[Outcome of hip shelf arthroplasty in adults after a minimum of 15 years of follow-up. Long term results and analysis of failures of 56 dysplastic hips]

H Migaud, A Spiers, F Gougeon, F Pierchon, C Fontaine, A Duquennoy
Revue de Chirurgie Orthopédique et Réparatrice de L'appareil Moteur 1995, 81 (8): 716-23

PURPOSE OF THE STUDY: The goal of this study was to evaluate late results of hip shelf arthroplasty in adults after a minimum of 15 years follow-up.

MATERIAL: 65 hip shelf arthroplasty performed for painful hip dysplasia between 1964 and 1977 were studied retrospectively in 1992. These 65 procedures were performed in 57 patients mean aged 32 +/- 14 years [17-56]. Nine patients (9 hips) were excluded (2 deceaded, 5 lost for follow-up, and two reoperated because of severe infection). Consequently, the functional results were evaluated for 56 hips (48 patients). Before surgery, according to Merle d'Aubigné's hip rating system, all the hips were painfull (mean pain score was 2.6 +/- 1.7 [0-5]). On radiography, all the hips had a dysplastic acetabulum and arthritic changes. Arthritic changes were severe in 32 hips (57.1 per cent).

METHODS: The hip shelf arthroplasty was carried out according to Roy-Camille. 10 hips had additional varus femoral osteotomy. The 48 patients (56 hips) included were evaluated by means of Merle d'Aubigné's hip rating system and AP and false lateral weight-bearing Xrays. In 1992, 24 procedures were changed for total hip replacement (THR) (17 before 15 years (early failure) and 7 after 15 years of follow-up (late failure)). These 24 hips were included with their last hip rating observed just before THR. Survival analysis was performed according to Kaplan-Meier using date of revision for THR as end-point.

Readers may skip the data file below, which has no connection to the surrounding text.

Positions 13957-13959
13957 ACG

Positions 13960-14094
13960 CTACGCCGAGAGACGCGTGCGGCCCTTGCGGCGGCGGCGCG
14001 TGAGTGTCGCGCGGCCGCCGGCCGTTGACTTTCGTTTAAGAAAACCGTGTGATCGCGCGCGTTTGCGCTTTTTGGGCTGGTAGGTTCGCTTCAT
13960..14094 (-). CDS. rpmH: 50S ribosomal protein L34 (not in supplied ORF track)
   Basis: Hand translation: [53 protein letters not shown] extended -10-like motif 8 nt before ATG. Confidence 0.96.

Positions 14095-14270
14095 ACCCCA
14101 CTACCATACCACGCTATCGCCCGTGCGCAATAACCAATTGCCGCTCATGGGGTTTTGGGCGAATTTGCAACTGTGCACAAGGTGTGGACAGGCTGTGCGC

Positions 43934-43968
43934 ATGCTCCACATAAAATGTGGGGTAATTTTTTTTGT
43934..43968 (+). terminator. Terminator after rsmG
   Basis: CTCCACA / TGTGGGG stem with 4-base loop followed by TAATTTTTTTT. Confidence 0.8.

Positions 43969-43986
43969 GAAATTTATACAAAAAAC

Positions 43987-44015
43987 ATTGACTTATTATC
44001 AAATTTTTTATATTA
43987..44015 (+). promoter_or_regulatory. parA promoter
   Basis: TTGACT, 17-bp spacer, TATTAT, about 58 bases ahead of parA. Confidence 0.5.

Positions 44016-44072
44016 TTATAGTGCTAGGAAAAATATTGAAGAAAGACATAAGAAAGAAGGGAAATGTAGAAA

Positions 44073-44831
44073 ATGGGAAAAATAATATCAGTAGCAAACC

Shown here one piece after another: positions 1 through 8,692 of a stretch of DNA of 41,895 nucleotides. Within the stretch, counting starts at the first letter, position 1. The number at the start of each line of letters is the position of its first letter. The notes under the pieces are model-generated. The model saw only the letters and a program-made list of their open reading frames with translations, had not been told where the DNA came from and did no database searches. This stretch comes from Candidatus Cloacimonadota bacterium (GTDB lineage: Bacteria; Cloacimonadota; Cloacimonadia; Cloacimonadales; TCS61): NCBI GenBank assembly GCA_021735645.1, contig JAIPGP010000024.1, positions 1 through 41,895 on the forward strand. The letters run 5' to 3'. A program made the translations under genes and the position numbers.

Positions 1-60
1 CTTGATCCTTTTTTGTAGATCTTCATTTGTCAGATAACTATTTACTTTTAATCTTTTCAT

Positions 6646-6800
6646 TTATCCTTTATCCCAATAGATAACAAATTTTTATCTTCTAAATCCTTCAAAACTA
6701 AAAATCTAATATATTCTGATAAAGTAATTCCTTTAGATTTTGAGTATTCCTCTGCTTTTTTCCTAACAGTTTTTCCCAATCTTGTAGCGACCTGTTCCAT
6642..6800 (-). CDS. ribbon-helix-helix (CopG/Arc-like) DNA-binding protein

RESULTS: After 16.1 +/- 5.6 years of follow-up the functional score for 56 hips was: excellent in 4 hips, very good in 7 hips, good in 10, satisfactory in 14, poor in 17, and bad in 4. The survival rate established for 65 hips was 60 per cent at 15 years and 40 per cent at 21 years. Only 39 hips shelf arthroplasties were still functional after 15 years (mean follow-up 19.1 +/- 3 years [16-28], but 18 hips (46.1 per cent) were painfree or slightly painful (pain score to 5 or 6). Among these 39 hips, the results were excellent in 4 hips, very good in 7 hips, good in 10, satisfactory in 10, poor in 6, and bad in 2. Arthritic change was the main reason for failures: the Kaplan-Meier survival rate at 21 years was 87 per cent when arthrosis was slight and only 15 per cent and 42 per cent when arthrosis was moderate to severe (p = 0.0001). The adverse effect of arthrosis was promoted by lack of congruency for early failures, and by severity of dysplasia and hip subluxation for late failures. The additional femoral varus osteotomies had no influence on functional or radiographic outcome.

DISCUSSION: Our study indicated that hip shelf arthroplasty performed for painful acetabular dysplasia in adult has a 40 per cent probability survival rate at 21 years. The high rate of revision (42.8 per cent) could be related to the prevalence of severe pre-operative arthrosis. The low rate of lost for follow-up (8.7 per cent) and the long follow-up period (16.1 years) made our conclusion reliable.

CONCLUSION: In spite of a high revision rate we recommend shelf athroplasty to treat acetabular dysplasia in adults. This procedure, very reliable in cases of moderate arthrosis, could be performed in cases of severe arthrosis to delay and make easier THR, but a low survival rate could be expected unless dysplasia, lack of congruency and subluxation were mild.

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